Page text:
The Tiger language: an informal overview

Table of Contents

Tiger is a small typed programming language similar to Pascal. It was created by Andrew Appel for his compiler books. This variant of Tiger differs very slightly from the one described by Appel.

This document describes the language informally, mostly by example.

1 The language

A Tiger program is an expression that results in a value. This is a Tiger program:

42

This program computes a value of the built-in type int.

This is also a Tiger program:

print("Hi!\n")

This program computes a value of type unit, which is the "value-less" type. An expression of type unit is most often useful because of the side-effects it performs.

Larger Tiger programs are the result of composing expressions together.

1.1 Sequencing

If e1, e2, and e3 are arbitrary expressions then the expression (e1; e2; e3) evaluates to the value of e3 after first evaluating e1 and e2 and ignoring their values.

For example,

(42;
 print("Hi!\n");
 "abc";
 10)

results in the value 10 and prints the string "Hi!\n" to the standard output device.

The "empty" sequence (()) is of type unit.

1.2 Variables

The Tiger expression

let
  d1
  d2
  ...
in
  e
end

introduces a scope in which the declarations d1, d2, etc apply in the evaluation of the expression e.

There are three kinds of declarations: variables, types, and functions. We'll start with variables.

A variable declaration assigns the result of an expression to a name. The type of the expression can be explicitly marked, but most often it's optional.

For example,

let
  var x: int := 10
  var y := x + 1
  var z: string := "abc"
in
  x + y
end

1.3 Functions

This is a Tiger program with a simple function:

let
  function add(x: int, y: int): int = x + y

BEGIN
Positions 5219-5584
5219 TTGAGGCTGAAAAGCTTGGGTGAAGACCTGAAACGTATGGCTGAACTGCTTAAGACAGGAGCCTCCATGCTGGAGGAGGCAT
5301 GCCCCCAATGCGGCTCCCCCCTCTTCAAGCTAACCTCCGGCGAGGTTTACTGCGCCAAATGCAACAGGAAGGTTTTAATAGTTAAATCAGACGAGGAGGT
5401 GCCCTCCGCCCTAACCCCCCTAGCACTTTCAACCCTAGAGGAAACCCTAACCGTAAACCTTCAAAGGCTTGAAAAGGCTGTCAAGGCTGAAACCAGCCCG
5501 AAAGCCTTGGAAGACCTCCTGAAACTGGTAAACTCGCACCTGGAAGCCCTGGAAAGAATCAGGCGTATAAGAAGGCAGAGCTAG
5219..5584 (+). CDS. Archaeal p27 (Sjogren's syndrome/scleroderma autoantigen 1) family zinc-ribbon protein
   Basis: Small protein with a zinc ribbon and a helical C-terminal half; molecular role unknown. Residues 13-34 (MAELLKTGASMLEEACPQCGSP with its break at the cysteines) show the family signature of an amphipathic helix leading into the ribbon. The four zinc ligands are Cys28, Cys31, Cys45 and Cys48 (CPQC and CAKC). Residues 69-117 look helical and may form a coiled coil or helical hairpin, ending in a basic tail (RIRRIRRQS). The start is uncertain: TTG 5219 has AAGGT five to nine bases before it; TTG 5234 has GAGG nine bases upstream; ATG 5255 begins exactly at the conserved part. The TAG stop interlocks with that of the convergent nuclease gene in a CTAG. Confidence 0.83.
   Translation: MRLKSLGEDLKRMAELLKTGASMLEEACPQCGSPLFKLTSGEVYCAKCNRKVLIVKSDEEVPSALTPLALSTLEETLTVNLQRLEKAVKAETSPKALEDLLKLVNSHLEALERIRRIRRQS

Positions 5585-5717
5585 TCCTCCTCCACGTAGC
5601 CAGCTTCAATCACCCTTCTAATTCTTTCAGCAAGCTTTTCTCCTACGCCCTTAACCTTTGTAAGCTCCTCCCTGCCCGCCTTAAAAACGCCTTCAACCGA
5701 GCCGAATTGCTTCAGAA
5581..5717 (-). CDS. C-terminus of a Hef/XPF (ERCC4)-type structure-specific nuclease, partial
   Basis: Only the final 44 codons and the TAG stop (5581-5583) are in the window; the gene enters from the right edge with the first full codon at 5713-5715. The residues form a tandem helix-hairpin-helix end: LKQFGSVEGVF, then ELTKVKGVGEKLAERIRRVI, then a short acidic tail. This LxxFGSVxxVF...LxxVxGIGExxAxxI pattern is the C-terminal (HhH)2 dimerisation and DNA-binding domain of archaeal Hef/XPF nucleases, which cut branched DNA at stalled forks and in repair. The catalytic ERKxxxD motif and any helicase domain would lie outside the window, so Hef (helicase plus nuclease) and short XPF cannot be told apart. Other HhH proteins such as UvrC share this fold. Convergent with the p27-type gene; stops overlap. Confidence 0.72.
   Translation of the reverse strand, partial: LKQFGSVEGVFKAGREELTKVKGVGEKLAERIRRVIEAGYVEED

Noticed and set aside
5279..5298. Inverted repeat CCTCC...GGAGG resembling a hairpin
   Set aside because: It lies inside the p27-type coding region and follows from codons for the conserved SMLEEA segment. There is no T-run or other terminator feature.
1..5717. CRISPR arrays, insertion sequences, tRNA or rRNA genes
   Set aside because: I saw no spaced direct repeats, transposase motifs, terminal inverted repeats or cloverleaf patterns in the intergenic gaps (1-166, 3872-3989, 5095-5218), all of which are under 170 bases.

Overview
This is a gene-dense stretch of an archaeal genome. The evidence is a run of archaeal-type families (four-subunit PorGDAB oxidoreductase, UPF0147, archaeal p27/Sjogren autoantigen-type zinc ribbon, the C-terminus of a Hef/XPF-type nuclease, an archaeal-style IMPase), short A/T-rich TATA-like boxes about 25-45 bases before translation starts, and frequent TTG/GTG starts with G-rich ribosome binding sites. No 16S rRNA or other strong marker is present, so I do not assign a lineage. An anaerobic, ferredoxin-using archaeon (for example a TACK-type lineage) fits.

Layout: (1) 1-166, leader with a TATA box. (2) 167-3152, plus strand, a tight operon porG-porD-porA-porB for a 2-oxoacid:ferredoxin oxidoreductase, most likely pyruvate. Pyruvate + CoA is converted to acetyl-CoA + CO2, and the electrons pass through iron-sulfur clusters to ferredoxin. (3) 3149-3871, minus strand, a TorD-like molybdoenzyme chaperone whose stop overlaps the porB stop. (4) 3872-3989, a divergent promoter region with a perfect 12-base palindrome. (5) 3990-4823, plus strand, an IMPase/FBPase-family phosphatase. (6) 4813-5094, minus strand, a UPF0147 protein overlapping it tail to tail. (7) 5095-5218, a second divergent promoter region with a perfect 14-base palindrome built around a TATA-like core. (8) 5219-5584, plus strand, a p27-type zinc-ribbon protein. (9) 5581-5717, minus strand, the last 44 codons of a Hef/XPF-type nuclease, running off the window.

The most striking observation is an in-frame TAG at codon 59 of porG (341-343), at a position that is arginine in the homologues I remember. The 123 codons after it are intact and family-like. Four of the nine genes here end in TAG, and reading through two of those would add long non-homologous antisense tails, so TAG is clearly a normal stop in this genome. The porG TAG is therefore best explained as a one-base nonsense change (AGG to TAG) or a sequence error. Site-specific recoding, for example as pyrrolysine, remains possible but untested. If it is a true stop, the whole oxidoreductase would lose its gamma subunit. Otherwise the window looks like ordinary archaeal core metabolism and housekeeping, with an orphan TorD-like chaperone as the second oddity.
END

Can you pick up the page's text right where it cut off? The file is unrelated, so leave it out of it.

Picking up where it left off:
in
  add(2, 3)
end

Functions with a result-type of unit are called procedures and written as follows:

let
  function greet(name: string) = (print("Hi, "); print(name); print("!\n"))
in
  greet("Joe")
end

A collection of functions may be grouped with the and keyword to make them mutally-recursive:

let
  function is_even(x: int): int = if x = 0 then 1 else is_odd(x - 1)
  and function is_odd(x: int): int = if x = 0 then 0 else is_even(x - 1)
in
  is_even(41)
end

Functions may be nested inside of other functions arbitrarily:

let
  function triple(s: string): string =
    let
      var buffer := ""
      function append(s: string) = buffer := concat(buffer, s)
    in
      append(s);
      append(s);
      append(s);
      buffer
    end
in
  triple("abc")
end

1.4 Types

There are two built-in types in Tiger: int and string.

There are three ways to define new types.

1.4.1 Arrays

An array type is defined in terms of the type of its elements. Two different array types with the same element type are considered to be distinct types.

For example,

let
  type numbers = array of int
  type scores = array of int
  var x := numbers[10] of 100
  var y := scores of [1, 2, 3]
in
  x[8] := 200;
  print_int(y[0])
end

Here, numbers and scores are distinct types that cannot be interchanged.

x is a value of type numbers that initially consists of 100 elements of the value 10.

y is a value of type scores that consists of three elements: 1, 2, 3.

The expression size e is an int value which is the declared size of the array-valued expression e.

1.4.2 Records

A record type is a value that consists of named sub-values called fields.

let
  type person = {name: string, age: int}
  var p1 := person {name="Joe", age=66}
  var p2: person := nil
in
  print(p.name)
end

As with arrays, every record type is distinct even if it has the same fields.

The special value nil can be assigned to record values. A variable can only be initially assigned the value nil if its type is explicitly marked (as with p2 here).

Records may be defined recursively:

let
  type list = {head: int, tail: list}
in
  list {head=10, tail=list {head=20, tail=list {head=30, tail=nil}}}
end